I found this book on the recommended table at Indigos a couple weeks ago, finding it available at the library that evening, and started reading with what I thought would be enough time to read leisurely.
I wasn't correct on the leisurely, as the book read more slowly than I expected it to read. Some books are like that: the writing fits into your brain and the words read easily. I believe Stephen King's works are like this, which is a good reason his books are so popular. Sometimes the books are not like that: the writing feels wrong, is slow going, requires a shift in the reader's brain to accommodate the words. Inkheart by Cornelia Funke was one of these books. The Septimus Heap books were also like that. This one is like that, too.
But, hooboy, Gordievsky's story? WOW!
That the book is non-fiction is even more WOW!
Who says one man can't change the world? We keep seeing evidence of one man being able to change the world and in a positive direction.
Gordievsky was a KGB agent who saw how Communism doesn't work as a political structure. There are ebbs and flows in the levels of freedom, with Communism being so far on the authoritarian scale as to be ultimately unsustainable, and Gordievsky saw this. Disagreeing with the lack of personal freedoms in his country, he worked to reduce its strength.
He didn't take it down, but he did affect things in very large, very positive ways, and for that, we thank him.
It's odd to read history with a happy ending, tbh. There were a number of recollection quotes early in the book that indicated Gordievsky lives through his ordeal, but I still needed to read his Wikipedia page to skip to the end (yes, as I do). Gordievsky's tale is worth reading on more than a Wikipedia page.
“The Party was God,” his son later wrote, and the older Gordievsky never wavered in his devotion, even when his faith demanded that he take part in unspeakable crimes.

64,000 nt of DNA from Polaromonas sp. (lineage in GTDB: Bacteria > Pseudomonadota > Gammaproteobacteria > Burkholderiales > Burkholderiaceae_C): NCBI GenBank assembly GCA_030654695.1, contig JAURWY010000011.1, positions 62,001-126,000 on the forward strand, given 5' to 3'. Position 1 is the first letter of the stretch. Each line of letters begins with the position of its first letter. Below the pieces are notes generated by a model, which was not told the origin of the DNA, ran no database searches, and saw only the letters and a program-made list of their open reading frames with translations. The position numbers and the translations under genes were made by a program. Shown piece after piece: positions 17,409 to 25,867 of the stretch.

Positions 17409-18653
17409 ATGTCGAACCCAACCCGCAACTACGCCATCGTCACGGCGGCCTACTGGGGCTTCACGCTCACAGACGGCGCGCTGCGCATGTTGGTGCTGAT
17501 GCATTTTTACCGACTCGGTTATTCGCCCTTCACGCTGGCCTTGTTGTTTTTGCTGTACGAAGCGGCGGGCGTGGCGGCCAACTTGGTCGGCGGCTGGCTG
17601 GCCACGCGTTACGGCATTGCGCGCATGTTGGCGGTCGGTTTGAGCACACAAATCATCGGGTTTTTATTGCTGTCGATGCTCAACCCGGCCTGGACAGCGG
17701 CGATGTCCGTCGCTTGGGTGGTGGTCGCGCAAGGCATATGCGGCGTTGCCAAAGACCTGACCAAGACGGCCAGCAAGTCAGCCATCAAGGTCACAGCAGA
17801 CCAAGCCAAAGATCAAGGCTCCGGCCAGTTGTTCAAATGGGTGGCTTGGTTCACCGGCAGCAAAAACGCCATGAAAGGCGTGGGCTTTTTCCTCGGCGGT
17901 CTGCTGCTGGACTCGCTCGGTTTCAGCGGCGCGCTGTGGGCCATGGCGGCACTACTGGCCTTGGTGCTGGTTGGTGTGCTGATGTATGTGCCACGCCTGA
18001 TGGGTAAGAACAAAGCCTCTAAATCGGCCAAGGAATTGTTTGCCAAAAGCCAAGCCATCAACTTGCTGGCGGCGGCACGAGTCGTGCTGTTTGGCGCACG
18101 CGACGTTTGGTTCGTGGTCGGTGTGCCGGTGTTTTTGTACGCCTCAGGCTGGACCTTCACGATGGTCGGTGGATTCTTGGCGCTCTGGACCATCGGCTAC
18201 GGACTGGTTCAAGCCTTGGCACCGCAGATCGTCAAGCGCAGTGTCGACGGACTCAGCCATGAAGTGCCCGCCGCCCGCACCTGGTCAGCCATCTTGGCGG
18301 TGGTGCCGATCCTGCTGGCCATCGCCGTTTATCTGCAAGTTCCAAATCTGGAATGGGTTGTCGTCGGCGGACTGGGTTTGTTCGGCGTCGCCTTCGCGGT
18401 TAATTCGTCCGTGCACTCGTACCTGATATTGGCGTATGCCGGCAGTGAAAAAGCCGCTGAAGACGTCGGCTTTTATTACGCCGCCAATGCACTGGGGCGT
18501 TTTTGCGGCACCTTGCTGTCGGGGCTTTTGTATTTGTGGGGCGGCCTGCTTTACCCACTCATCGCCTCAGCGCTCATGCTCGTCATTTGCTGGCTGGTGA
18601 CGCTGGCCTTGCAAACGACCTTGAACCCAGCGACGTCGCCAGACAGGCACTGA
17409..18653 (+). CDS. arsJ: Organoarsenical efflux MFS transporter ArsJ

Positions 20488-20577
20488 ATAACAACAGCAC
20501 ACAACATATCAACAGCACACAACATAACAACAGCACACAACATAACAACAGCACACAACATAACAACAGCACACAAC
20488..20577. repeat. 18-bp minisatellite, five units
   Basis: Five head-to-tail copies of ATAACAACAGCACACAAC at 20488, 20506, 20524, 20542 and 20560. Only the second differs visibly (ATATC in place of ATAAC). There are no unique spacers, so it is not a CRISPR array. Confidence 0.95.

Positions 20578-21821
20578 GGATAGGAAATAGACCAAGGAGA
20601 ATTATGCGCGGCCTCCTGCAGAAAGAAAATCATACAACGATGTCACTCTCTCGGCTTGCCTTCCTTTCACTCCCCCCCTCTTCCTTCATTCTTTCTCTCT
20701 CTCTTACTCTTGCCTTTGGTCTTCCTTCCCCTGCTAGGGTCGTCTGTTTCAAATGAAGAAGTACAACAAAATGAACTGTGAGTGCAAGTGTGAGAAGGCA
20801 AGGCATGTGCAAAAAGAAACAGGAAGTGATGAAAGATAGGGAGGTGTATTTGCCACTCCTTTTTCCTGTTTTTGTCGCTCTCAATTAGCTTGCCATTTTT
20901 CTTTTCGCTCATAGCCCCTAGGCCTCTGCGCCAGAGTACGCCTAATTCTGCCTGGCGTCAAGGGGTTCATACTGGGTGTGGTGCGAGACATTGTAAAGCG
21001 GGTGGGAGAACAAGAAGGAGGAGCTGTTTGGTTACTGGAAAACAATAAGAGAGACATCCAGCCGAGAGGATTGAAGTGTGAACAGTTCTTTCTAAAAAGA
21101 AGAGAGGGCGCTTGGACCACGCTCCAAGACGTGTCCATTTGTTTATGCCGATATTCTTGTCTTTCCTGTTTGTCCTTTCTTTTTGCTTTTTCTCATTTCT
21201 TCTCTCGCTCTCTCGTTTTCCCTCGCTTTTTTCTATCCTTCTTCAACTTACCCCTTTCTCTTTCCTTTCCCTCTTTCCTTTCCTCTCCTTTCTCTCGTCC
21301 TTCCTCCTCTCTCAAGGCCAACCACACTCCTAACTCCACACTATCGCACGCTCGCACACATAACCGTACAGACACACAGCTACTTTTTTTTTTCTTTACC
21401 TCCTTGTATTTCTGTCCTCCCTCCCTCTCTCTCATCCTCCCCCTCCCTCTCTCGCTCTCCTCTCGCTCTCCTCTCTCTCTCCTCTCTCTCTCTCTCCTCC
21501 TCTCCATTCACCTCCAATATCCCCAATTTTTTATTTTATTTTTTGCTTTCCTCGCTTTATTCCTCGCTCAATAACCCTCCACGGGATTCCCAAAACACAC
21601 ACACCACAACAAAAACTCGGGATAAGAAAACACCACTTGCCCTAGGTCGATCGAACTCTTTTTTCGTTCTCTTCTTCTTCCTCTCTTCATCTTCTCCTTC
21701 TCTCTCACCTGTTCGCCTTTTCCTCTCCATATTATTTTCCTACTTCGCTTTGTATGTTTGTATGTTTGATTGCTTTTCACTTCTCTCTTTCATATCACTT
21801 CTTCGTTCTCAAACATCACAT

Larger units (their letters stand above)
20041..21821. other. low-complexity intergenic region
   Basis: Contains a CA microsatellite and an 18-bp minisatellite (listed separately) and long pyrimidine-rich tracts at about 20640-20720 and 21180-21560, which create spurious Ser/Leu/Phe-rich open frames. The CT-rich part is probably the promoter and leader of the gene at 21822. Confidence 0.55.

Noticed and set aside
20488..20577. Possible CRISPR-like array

In Stalin’s paranoid police state, the safest way to ensure survival was to denounce someone else. “Better that ten innocent people should suffer than one spy get away,” said Nikolai Yezhov, chief of the NKVD.
With a peasant’s ingrained common sense, she understood the caprice and vindictiveness of state terror, but kept her mouth shut.
But the head of Directorate S declined to let him go, with the pettiness typical of a boss determined to retain a member of staff just because another boss has tried to poach him.
From now on Oleg Gordievsky would live two distinct and parallel lives, both secret, and at war with each other. And the moment of commitment came with the special force that was central to his character: an adamantine, unshakable conviction that what he was doing was unequivocally right, a whole-souled moral duty that would change his life irrevocably, a righteous betrayal.
Spies come in many shapes. Some are motivated by ideology, politics, or patriotism. A surprising number act out of avarice, for the financial rewards can be alluring. Others find themselves drawn into espionage by sex, blackmail, arrogance, revenge, disappointment, or the peculiar oneupmanship and comradeship that secrecy confers. Some are principled and brave. Some are grasping and cowardly.
For Gordievsky, Leila’s gentle personality and simple sweetness seemed a tonic after Yelena’s shrewish disdain. He had become used to calculation in his human relationships, constantly assessing his own actions and words and those of others. Leila, by contrast, was natural, outgoing, and uninhibited: Oleg felt adored, for the first time in his life.
Gordievsky’s letter was his testament. I must emphasize that my decision is not the result of irresponsibility or instability of character on my part. It has been preceded by a long spiritual struggle and by agonizing emotion, and an even deeper disappointment at developments in my own country and my own experiences have brought me to the belief that democracy, and the tolerance of humanity that follows it, represents the only road for my country, which is European in spite of everything. The present regime is the antithesis of democracy to an extent which Westerners can never fully grasp. If a man realizes this, he must show
the courage of his convictions and do something himself to prevent slavery from encroaching further upon the realms of freedom.
Love often begins with an outpouring of naked truth, a passionate baring of the soul.
Lenin is often credited with coining the term “useful idiot,” poleznyi durak in Russian, meaning one who can be used to spread propaganda without being aware of it or subscribing to the goals intended by the manipulator.